Monday, August 5, 2013

CSN 6: Daylight Again

The story behind Daylight Again is, basically, Crosby was getting too far gone to be a viable partner in the CSN law firm. However, when Stills and Nash started working together without him, various powers that were suggested that maybe something couldn’t be done to make it seem like the three Laurel Canyon musketeers were right there together in one place, and thus facilitate at least a top 40 album, if the top ten was to be considered too greedy. Even if you weren’t an ‘80s record executive, such logic would make sense. Besides, these guys weren’t doing much on their own anyway. A five-year gap since the last CSN album was nothing compared to the chasm that separated Déjà Vu and CSN, as if anyone was paying attention to any of the solo albums that had sprouted up in the same time.
Stills had been working with a guy named Michael Stergis, whom, despite his songwriting and instrumental credits all over Daylight Again, doesn’t seem to have parlayed that into anything worth creating a Wikipedia page over. “Turn Your Back On Love” is about as bland yet inoffensive as we might hope from Stills at this point. “Wasted On The Way” is Nash’s subtle summary of the previous ten years, all high harmonies lamenting what could have been. Despite itself, “Southern Cross” is the highlight of the album, a simple acoustic strum evoking both the tranquility of the sea and “Back In Black”, which it resembles chord-wise. (Go ahead; listen to them back to back, and damn, if they don’t mesh perfectly.) Nash gets tough on “Into The Darkness”, sung to the syncopation of a basic riff, but it’s eclipsed by one of the Crosby songs he’d actually managed to finish. “Delta” is a positively gorgeous song, proving that even at his least coherent, he had the gift of song. It always seems more of an epic than it is.
Stills was still writing songs, so we get the back-to-back splendor of “Since I Met You” and “Too Much Love To Hide”, both of which are far more interesting musically than they are lyrically; in fact, Nash’s enthusiastic harmonies only underscore how average these songs really are. “Song For Susan” is hardly a substitute for “Our House”, but Nash puts a lot into it, so it’s a good effort. Stills finally slows down long enough to remind us that “You Are Alive”, a good setup for Crosby’s only other contribution, a cover of “Might As Well Have A Good Time” by a couple of fellow travelers. It’s pretty, which helps. To bring everything back home, the title track is basically a new intro welded to the front of “Find The Cost Of Freedom”, now with Art Garfunkel helping out (according to the credits, but good luck picking him out) just in case Crosby couldn’t cut it.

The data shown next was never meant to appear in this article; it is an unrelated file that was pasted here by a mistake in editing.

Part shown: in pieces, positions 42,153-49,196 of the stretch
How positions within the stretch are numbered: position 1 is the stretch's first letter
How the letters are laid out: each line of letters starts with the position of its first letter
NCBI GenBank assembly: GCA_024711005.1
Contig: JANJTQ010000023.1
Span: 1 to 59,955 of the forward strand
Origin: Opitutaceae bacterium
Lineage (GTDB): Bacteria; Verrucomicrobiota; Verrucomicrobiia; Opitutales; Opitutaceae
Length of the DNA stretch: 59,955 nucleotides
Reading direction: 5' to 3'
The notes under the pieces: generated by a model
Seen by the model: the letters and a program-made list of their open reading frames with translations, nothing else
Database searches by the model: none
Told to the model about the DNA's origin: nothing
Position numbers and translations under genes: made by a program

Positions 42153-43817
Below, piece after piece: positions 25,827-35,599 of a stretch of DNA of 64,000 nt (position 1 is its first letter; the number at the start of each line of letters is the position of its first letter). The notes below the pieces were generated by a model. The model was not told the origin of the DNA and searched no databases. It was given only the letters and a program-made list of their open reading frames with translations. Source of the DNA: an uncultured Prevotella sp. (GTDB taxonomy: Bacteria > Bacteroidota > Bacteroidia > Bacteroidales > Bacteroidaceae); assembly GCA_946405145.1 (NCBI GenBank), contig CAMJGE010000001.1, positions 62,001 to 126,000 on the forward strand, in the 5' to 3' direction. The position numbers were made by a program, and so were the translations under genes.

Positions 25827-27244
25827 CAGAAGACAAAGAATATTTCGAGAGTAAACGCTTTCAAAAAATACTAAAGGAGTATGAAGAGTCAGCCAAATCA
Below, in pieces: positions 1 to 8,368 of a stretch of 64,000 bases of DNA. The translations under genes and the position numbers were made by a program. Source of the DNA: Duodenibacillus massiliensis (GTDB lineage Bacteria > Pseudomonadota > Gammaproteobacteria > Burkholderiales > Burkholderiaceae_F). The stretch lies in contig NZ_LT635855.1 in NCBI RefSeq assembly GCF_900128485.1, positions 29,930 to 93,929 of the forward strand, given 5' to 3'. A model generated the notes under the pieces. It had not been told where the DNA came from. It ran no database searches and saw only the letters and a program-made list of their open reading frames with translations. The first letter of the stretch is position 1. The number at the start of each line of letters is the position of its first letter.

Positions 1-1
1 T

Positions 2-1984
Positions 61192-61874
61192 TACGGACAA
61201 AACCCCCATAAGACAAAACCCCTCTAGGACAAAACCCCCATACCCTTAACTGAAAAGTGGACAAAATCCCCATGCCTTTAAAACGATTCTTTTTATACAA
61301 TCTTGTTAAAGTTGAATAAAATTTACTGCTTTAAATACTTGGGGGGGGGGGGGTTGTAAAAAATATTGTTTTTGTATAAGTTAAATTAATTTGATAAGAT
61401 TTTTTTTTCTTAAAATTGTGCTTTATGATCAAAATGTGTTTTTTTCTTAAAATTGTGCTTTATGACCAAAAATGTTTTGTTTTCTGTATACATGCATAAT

The usual suspects are all here—Joe Vitale, George “Chocolate” Perry, Craig Doerge, Michael Finnigan. The credits also list other vocalists on several tracks, covering up the initial and general absence of Crosby. Meanwhile, he and Nash don’t add anything instrumentally to the album, underscoring just how non-collaborative Daylight Again was. It’s not a bad album, but it certainly isn’t very exciting. Those two singles were successful enough to send the boys on the road, which resulted in the Allies live album, which was released very quickly compared to usual pace. It included two studio tracks: the hideous “War Games” and “Raise A Voice”, the latter of which would one day be appended to Daylight Again with three other outtakes of vague interest.

Crosby, Stills & Nash Daylight Again (1982)—3
2006 remastered CD: same as 1982, plus 4 extra tracks

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